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Elements of Competency to Stand Trial

1 Feb

Dr. Joseph Frey, a psychologist in Augusta, GA, routinely performs forensic consultations to support court proceedings. Having practiced in Augusta, GA, since 2001, Dr Joseph Frey has assessed numerous individuals and determined their competency to stand trial.

In the legal system, competency to stand trial refers to a person’s mental state at the time that he or she would be the subject of legal proceedings. To be able to appear before a judge, a person must be able to understand the charges and must be capable of participating in their own defense. This means that he or she must be able to communicate with an attorney, process information that the attorney presents, and make decisions based on this information.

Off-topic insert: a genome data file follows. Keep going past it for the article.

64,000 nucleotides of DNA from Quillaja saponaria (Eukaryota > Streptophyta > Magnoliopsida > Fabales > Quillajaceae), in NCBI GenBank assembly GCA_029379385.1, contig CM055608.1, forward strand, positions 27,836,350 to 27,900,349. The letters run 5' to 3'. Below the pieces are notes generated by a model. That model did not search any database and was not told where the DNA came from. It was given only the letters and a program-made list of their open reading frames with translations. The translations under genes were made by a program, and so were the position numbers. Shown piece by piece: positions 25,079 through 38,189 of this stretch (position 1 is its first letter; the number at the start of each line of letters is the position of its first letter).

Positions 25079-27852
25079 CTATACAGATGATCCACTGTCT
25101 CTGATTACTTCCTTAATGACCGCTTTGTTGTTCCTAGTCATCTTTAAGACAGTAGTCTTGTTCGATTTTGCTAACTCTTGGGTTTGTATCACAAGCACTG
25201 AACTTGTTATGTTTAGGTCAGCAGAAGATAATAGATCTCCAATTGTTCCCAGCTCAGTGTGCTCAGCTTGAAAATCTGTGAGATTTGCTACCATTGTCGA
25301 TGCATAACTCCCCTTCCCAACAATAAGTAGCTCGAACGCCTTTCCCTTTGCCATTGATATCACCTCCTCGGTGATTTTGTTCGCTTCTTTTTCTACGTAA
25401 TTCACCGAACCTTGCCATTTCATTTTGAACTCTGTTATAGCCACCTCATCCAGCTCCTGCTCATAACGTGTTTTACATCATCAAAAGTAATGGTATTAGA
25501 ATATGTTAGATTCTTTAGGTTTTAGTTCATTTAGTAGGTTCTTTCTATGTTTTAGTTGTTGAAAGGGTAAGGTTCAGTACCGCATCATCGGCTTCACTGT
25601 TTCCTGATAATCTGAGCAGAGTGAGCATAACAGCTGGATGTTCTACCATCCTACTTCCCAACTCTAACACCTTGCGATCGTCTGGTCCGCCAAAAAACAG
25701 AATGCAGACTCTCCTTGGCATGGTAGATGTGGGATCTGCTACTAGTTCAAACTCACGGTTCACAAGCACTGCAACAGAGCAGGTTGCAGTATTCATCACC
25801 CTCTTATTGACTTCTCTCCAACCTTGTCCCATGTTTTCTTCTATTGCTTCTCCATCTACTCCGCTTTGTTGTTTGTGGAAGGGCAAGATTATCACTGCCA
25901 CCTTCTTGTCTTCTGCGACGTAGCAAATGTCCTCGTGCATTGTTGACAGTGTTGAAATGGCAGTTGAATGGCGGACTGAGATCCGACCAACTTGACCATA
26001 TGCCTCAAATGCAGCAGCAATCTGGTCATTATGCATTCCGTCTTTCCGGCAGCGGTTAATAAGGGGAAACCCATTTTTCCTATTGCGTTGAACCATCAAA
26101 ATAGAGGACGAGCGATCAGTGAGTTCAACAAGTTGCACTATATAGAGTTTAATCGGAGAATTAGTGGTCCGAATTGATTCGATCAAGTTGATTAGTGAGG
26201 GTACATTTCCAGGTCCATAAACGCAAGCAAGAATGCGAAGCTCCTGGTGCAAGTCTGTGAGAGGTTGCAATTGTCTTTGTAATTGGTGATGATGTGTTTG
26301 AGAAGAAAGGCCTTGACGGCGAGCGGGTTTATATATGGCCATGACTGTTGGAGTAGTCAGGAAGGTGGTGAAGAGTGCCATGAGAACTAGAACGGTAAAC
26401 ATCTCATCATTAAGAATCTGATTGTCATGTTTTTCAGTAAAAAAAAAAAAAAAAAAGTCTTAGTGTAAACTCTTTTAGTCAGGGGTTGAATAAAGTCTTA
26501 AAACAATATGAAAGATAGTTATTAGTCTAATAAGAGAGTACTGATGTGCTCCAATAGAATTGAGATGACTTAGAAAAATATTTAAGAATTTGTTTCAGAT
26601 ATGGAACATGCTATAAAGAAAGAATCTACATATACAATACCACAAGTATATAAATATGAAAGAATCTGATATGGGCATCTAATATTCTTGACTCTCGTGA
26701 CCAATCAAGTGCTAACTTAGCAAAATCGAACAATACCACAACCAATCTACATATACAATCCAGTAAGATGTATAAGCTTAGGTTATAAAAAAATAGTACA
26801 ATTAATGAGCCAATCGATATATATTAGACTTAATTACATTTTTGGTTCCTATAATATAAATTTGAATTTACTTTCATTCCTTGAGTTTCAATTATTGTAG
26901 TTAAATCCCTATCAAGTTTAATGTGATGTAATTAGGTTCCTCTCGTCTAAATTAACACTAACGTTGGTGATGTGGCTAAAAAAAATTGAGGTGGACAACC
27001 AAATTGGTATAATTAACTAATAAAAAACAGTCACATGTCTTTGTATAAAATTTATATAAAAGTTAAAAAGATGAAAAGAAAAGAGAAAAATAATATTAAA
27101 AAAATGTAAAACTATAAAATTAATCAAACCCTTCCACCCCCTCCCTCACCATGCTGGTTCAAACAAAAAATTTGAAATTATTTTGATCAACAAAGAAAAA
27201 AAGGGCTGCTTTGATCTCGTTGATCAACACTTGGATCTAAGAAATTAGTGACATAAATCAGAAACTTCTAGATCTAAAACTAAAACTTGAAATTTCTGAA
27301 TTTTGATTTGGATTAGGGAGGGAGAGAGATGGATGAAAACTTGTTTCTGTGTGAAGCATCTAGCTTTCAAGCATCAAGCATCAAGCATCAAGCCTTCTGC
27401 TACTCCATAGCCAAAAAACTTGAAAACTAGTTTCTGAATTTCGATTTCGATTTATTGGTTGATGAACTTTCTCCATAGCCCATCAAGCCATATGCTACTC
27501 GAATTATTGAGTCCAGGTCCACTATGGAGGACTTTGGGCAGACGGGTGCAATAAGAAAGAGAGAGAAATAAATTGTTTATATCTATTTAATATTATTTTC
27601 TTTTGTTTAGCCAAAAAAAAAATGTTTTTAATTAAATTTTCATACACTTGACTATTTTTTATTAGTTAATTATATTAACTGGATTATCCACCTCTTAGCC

To determine whether a defendant’s mental illness or developmental challenges stands in the way of his or her competency, a psychologist will conduct an evaluation. The evaluation tests whether the defendant can recall and explain events, testify on his or her own behalf, and plan a defense based on a comprehension of possible penalties. If a defendant’s mental illness or developmental disabilities makes him or her incapable of any of these processes, the court may rule that the person is incompetent to stand trial. The court will frequently then order the defendant to undergo inpatient psychiatric treatment and request re-evaluation after several months.